How We Win The Battle: By Working Together

In the first post of the year, I pointed out that 2021 is the battle year. It’s the turning point, the crux, the pivot, where everything changes. That’s a tough battle. How do we win?

By working together. Yep, that’s right: we fight and win by working together. Every one of us. It’s the only way. We need all hands on deck. We have to redefine success so that we aren’t encouraging our budding entrepreneurs and impressible youth, literal receptacles of our societal runoff, to exploit for financial gain, regardless of injustice. We pivot to mutual gain. We’re going to call it “mutually constructive cooperation,” there are many examples we can look to for this, and we’re going to learn more. We’re taking deliberate efforts to create situations that don’t cause harm. We take into consideration all stakeholders. We develop new ways of doing things that are good for all: the climate, economy and humanity. We earn a living, we protect human well-being, and we strengthen nature. It’s totally possible.

It’s possible, but it’s hard, in that it’s complex. We want to keep things as simple as possible, but these problems we’re facing are big, a lot of people have different ideas of what we should do, and different levels of resources and ability. This is all OK! This is what it means to be human. We’re all different, we all have a role to play. This is, by it’s nature, going to include conflict resolution strategies. We can begin to understand that our differences are our strengths, they should bring us together and not pull us apart. We can begin to understand that many in power will use our differences to divide and conquer, and keep the masses weak. This is a strategy where only a few will win. If we want victory for all, we all embrace our differences and work together, for the benefit of all. 

That sounds great to me. If it does to you also, set up your account on CLEANetwork, take the “Intro-To-Go: Getting Started on CLEANetwork” course, and start your journey to find your niche.

Time for a Just Transition

What exactly are southern Illinois legislators waiting for? Ameren is switching to renewable energy and planning to close down coal plants, Vistra Energy has announced closure of all its Illinois coal plants, and the Southern Illinois Power Cooperative laid off 21 people because they’re closing a coal boiler, switching to solar and saving everyone $125 million in the process. This is not something politicians have any control over. It is happening, and they need to face reality and get with the program of helping individual and communities transition to a clean energy economy.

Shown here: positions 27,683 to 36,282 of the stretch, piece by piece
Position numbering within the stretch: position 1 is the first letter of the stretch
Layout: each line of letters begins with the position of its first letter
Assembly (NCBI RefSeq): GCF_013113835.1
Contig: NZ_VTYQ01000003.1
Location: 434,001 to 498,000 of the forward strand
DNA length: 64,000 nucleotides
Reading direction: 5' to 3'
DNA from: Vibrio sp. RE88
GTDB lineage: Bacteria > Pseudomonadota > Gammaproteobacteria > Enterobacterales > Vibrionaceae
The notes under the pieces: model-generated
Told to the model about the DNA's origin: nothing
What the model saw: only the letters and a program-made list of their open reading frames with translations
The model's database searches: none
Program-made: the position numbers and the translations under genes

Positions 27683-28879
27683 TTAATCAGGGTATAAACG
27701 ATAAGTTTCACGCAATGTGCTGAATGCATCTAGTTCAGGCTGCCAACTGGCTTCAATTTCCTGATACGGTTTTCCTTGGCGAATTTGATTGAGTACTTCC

Resources are available to help communities, we don’t have to start from scratch. The Just Transition Fund Already has a plan for that. Let’s get busy southern Illinois!

Getting Oil Out of Our System

We are addicted to oil. It is tangled up in our lives, in everything we do, everything we use, even what we eat. But we have to stop using oil. It’s totally do-able if we look hard at how it’s tangled up in our lives, and take steps to deliberately untangle it. Here are some recent headlines.

To dive deeply into the technical and economic policies needed, read the “Pathways to Deep Decarbonization in the United States.” They break it down into three key areas:

Deep decarbonization requires three fundamental changes in the U.S. energy system:
(1) highly efficient end use of energy in buildings, transportation, and industry; 
(2) decarbonization of electricity and other fuels; and 
(3) fuel switching of end uses to electricity and other low-carbon supplies.

Yes, it’s complicated and will not happen overnight, but there’s no excuse not to do it. It’s good for us, we know how to do it, so it’s just a matter of choosing to do it. We can figure this out.

Farmers Markets In Our Schools

Read this on “Green Our Planet:”

This year, schools are on track to run more than 200 farmers markets at their schools, most of them run by 5th graders. Many of these schools are in low income neighborhoods where there’s no fresh food for miles. So now we have 5th graders helping provide fresh produce for their community.

Can we get this going locally in Carbondale and the Metro East? It’s about having gardens at schools that kids can work, learn and build community.

Community Solar

There are some opportunities in Carbondale to learn about getting involved community solar, where you don’t have to invest in your own solar system:

Visit Solarize Southern Illinois:

To learn about Illinois Solar For All, a program for income-based community solar participation at a reduced rate:

Please share and add additional info if you know of it!